I don’t know if our co-Filipino countrymen are just discriminating us or im sorry for the word but maybe they are just ignorant of how we really look like . Another thing is they always visit Baguio city during Panagbenga that is located in the cordillera region wherein it is the land of the Igorots. And yet they still dont know how an igorot loos like?

    Liked by 1 person

    • Maybe it’s a mix of both ignorance and discrimination. But I think it is more of ignorance. After last year’s Panagbenga, someone on facebook posted the picture of her family dressed in traditional Igorot costume to show to the public how Igorots look like. If I remember her story well, it’s either that her family owns a bed and breakfast establishment or that they opened their home for transients from other places who come for the festival.

      After the festival, when their guests were about to leave, the host reminded the latter that they still have some food left and asked what they plan to do with the leftover food.

      Parang ganito yung daloy ng paguusap nila:

      Igorot Host: Sir, meron pa po kayong natirang pagkain, ano po ang balak nyong gawin sa natirang pagkain?

      Guests: May mga dumadaan bang mga Igorot dito? Pakibigay na lng sa kanila kung may makita kayo.

      Igorot Host: Igorot po kami sir.

      Gulat na gulat yung mga guests… pero humingi naman ng sincere na paumanhin at dali daling umalis. Hahaha.

      Sa asar yata ng Igorot host, pina-costume niya buong pamilya niya at pinost sa facebook at sinabing “ganito ang itsura naming mga Igorot.”


      • I say it is both: their discriminatory attitude gave way go their ignorance …because our foreparents were earlier projected as dark skinned, thick lips, flat nosed etc with tails, un-schooled. That is the igorot picture planted in their mimd. I experienced the disbelief of some filipino co-workers in KSA (2001-2007) who didnt believe that i am a full-blooded igorot..a college degree holder like them, but…mas pogi kesa kanila. My years of working at different places in the Phil has armed me the versatility to mimic different dialect intonations when talking to them such that they do not believe me. It seems that in their mind, an igorot cannot be such, that we can not be at par with them. I told them there are high ranking igorots in the military and govt offices. Your blog is one avenue to help people know the highlanders!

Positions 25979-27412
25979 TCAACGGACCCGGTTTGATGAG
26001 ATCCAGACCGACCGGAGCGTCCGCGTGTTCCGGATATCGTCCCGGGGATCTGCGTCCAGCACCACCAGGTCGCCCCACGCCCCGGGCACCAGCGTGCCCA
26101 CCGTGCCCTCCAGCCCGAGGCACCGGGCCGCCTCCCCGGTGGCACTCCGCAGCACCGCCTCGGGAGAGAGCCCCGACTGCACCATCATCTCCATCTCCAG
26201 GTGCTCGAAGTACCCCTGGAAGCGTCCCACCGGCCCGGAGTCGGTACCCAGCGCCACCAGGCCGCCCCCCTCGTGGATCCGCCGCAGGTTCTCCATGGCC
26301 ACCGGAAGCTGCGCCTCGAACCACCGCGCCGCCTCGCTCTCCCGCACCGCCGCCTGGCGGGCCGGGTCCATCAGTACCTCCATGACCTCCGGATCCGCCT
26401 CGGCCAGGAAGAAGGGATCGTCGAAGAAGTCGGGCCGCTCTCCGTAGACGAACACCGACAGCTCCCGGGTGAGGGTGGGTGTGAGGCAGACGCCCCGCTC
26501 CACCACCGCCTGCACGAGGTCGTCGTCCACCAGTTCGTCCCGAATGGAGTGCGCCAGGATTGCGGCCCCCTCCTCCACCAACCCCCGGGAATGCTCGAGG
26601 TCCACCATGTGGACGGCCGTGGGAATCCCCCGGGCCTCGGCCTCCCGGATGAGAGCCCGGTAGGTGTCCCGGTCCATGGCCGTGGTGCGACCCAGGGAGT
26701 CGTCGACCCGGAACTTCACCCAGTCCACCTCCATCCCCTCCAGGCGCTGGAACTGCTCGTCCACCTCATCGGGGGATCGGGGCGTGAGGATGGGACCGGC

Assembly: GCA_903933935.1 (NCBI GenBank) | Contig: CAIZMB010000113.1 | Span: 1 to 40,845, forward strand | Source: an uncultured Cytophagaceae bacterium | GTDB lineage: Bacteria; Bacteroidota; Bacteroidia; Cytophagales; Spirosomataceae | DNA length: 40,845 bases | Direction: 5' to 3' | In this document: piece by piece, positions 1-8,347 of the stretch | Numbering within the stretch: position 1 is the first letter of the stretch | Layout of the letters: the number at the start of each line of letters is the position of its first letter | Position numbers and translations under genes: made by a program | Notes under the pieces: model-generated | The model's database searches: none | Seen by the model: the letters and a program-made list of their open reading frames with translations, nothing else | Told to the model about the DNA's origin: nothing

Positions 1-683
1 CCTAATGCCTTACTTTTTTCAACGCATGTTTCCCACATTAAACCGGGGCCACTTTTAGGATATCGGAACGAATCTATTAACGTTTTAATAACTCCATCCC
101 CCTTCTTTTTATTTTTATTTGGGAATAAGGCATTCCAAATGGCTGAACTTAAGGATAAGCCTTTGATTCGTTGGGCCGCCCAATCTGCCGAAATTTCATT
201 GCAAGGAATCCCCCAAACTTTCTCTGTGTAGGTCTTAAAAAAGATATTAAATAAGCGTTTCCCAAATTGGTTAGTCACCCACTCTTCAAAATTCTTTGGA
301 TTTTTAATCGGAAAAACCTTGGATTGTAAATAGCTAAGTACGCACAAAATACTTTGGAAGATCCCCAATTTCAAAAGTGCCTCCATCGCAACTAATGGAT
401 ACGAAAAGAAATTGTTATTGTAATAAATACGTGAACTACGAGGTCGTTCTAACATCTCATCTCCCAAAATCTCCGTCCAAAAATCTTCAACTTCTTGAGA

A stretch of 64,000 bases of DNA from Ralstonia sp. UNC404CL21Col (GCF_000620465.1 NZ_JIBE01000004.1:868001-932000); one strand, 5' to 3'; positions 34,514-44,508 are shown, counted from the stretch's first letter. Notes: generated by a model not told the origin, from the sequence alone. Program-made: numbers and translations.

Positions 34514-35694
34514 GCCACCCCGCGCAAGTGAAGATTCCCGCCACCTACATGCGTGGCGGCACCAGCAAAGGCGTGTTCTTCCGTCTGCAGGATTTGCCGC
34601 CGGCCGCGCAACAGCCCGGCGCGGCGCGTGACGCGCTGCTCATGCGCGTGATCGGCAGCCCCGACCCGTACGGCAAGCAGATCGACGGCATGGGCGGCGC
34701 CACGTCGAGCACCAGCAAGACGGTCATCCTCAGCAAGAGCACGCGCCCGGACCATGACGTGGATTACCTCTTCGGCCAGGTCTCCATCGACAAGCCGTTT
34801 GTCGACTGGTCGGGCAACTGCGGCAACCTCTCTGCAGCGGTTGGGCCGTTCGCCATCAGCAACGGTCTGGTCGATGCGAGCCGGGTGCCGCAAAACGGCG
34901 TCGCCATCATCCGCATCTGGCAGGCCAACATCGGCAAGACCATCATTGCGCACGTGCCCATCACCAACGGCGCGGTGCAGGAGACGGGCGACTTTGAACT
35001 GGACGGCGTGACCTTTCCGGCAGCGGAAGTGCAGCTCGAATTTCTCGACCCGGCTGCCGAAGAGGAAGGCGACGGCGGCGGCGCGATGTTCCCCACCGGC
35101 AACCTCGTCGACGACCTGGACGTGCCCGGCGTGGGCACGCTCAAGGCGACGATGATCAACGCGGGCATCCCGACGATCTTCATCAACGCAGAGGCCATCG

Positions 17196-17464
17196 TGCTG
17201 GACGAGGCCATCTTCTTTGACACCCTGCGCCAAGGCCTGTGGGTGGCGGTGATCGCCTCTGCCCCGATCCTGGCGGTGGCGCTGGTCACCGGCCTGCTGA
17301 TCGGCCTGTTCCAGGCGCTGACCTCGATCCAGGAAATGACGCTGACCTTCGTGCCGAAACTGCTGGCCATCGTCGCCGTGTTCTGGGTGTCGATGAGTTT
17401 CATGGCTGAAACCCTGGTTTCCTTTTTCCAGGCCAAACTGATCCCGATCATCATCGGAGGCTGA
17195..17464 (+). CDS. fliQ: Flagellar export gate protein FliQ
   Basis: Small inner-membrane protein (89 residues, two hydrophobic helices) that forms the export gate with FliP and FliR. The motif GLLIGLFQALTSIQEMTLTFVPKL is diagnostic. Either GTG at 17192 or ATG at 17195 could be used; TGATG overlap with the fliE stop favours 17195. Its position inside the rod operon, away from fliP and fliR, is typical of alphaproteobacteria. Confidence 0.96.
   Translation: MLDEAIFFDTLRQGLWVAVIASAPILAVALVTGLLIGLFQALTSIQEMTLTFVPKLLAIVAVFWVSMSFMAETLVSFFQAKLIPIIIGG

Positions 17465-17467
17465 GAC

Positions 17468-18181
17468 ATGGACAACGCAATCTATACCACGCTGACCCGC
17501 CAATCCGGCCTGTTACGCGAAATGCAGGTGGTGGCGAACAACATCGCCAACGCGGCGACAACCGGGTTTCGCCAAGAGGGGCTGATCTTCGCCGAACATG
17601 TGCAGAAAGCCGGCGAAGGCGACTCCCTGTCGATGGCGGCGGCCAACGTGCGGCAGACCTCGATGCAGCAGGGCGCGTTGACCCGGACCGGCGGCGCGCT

• It all really started during the Spanish occupation. I read somewhere that it was a form of propaganda against the Cordillerans due to the fact that our ‘forefathers’ gave the Spanish a hard time accessing our rich gold mines and as a result created this crack between us and the lowlanders. I do not entirely blame our fellow Filipinos who think as such since out of there innocence they were thought that Igorots are dark, with tails,etc.. (this is based on my personal experience by the way, I actually interviewed a former co-worker of mine from Laguna who was really shocked to know when I told her I am an Igorot and to my amusement, she even tried to look at my bum looking for my tail, LOL! so as joke I told her I had to cut it off cause I might become a Gorilla during fullmoon- I was actually pertaining to Son Goku when I told her where my tail had gone and apparently she did not get my joke. So, yeah, she told me that their perceptions about us Igorots where actually what was thought them in school). Which is why I am happy that Jeyrick has been discovered in hopes that through him, our fellow Filipinos will get to know more about the Igorots and how much like them we are. My whole point is that we (Igorots) have then an opportunity and also a responsibility to let our fellow Filipinos who have these wrong notions know more about us, our culture and heritage. Kudos! to Allu, great article! Very informative! God bless Jeyrick!


        • Yes, that’s true, the cause is rooted in our history. I actually wrote my next blog post about the historical root since many are wondering about this thing. Will be posting it soon as i’m now back online. Thank you for your input. 🙂